My Theory of Personality

Topics: Self-actualization, Abraham Maslow, Sigmund Freud Pages: 11 (4477 words) Published: November 20, 2012
Theory of Personality:
Introducing Myself as a Theorist
Kaila Stevens
Bethel College

Personality Theory:
Introducing Myself as a Theorist


During high school I excelled at all aspects of her life. Bright student who was on the board for the National Honor Society. Leader of Student Athletes for PACT. Academics was not the only thing I excellent at; sports was a big part of my life. I was 3rd team all state in basketball by the time I got to my senior year. I placed 8th in state in the 400, and was top ten ranked all of my junior and senior years. I was offered countless scholarships spread across the board in terms of divisions of schools and for more than one sport. I was a well rounded individual ready for college. I moved into Grace College in the fall of 2008 on a full track scholarship and my life took a turn for the negative. School and sports were no longer important to me. I was so dependent on my parents I did not know how to make my own choices. I spend the next three years rebelling against the authority of Grace College, because I did not know how to handle myself. In 2011, I realized my rebellion was due to all the attention my brother was receiving for being autistic, and I wanted “something wrong with me too” so my parents could worry about me. Also, around this time of insight, I volunteered at the Crossing, an alternative middle school where I developed relationships with some amazing kids stuck in horrible situations. My life outlook changed from needing attention to wanting to give all my attention to others.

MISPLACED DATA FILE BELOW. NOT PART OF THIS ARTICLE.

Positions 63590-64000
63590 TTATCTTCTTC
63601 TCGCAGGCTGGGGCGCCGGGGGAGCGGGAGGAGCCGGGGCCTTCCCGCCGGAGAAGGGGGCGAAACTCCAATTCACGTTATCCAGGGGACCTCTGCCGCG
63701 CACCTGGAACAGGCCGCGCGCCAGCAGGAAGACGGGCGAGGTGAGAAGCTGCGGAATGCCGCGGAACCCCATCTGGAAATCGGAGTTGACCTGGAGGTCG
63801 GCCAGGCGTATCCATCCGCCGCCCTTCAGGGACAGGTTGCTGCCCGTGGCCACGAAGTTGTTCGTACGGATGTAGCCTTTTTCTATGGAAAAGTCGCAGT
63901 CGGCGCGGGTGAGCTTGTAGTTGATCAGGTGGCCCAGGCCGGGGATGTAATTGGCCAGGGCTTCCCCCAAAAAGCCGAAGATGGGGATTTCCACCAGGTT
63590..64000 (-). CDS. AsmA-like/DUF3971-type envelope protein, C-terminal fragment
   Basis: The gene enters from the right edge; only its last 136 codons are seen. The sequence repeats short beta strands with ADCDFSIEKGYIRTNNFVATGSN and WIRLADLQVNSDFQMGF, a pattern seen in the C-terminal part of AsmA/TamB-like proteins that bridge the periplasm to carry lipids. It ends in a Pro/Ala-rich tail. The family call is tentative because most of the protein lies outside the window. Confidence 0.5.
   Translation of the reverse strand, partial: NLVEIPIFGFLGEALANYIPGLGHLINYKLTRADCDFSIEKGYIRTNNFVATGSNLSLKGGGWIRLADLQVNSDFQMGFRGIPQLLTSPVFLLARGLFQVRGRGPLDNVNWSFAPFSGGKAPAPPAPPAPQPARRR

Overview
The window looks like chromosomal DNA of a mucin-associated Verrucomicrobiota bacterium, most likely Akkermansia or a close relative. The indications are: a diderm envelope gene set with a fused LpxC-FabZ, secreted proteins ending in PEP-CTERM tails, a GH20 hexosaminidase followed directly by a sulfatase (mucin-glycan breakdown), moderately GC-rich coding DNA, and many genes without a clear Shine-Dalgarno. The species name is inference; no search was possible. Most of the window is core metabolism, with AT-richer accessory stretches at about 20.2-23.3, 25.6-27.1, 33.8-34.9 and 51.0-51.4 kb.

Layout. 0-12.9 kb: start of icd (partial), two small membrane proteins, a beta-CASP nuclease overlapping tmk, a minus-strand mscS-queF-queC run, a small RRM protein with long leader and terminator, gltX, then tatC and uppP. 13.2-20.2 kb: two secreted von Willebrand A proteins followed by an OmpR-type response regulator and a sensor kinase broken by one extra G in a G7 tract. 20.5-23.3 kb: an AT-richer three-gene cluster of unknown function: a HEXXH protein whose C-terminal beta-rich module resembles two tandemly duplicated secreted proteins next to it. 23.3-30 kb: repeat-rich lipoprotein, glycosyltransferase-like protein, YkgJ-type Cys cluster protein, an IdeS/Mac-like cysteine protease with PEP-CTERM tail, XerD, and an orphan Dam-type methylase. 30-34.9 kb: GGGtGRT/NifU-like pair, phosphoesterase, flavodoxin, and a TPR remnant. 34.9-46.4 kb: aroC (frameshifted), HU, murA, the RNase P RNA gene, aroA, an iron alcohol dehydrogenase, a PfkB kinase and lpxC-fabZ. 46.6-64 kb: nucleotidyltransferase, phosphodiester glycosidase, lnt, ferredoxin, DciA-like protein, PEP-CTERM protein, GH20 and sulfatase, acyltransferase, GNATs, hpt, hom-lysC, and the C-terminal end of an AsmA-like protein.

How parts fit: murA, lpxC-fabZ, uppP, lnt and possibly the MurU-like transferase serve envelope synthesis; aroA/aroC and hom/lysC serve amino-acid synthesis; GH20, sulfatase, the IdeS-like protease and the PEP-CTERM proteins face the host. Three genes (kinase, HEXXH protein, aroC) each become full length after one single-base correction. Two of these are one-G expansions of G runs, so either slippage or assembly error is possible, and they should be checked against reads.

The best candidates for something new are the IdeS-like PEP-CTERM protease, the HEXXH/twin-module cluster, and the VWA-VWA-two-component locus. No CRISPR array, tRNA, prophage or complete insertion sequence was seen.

My theory takes a humanistic approach in almost all aspects. I agree with Horney and Adler that our inherent nature is constructive. “We strive to develop our healthy potential and pathological behavior occurs if this innate force toward positive growth is blocked by external social forces” (Introduction to theories of personality, 2010). However, unlike Horney and Adler I believe these social forces are of a sin nature. God's will for our lives is for us to spread his word and impact others with his teachings of love and truth. My definition of sinful nature is the inherited and deeply ingrained drive to rule our own lives by rebelling against God by meeting our own needs and our own wants apart from God. Our sinful nature is how we please ourselves and where our drive for superiority starts. Striving for superiority in my theory is established during the making of our sinful nature. We want to control ourselves and control others around us, we do this in sin by not following God's orders. My striving for superiority definition is not as complex as the sinful nature theory, because it is only a small part to our sinful nature. Our internal sinful nature mixes with our external actions to create blocked social forces. My opinions have come from my own understanding of Mark 7:21-23. “For from within, out of the heart of men, proceed the evil thoughts, fornication, thefts, murders, adulteries, deeds of coveting and wickedness, all these evil things proceed from within and defile the man” (Bible, ). Since people are born inherently good, their behavior becomes blocked by our sinful nature, we spend our life driving towards self-actualization. My definition of self-actualization is the ongoing process of establishing oneself as a whole person and gaining the abilities to understand oneself. When we understand our sinful nature and we realize how deeply sinful we are we can reach self-actualization. My time spent with teens at the Crossing seeded this concept. The Crossing is an alternative Christian Middle School that specializes in transforming teens' hearts and minds as well has teaching the Indiana State requirements of education. All the teens attending the Crossing have been expelled from their precious schools because of fighting, foul language towards other students and teachers, or for drug use. Most of the...
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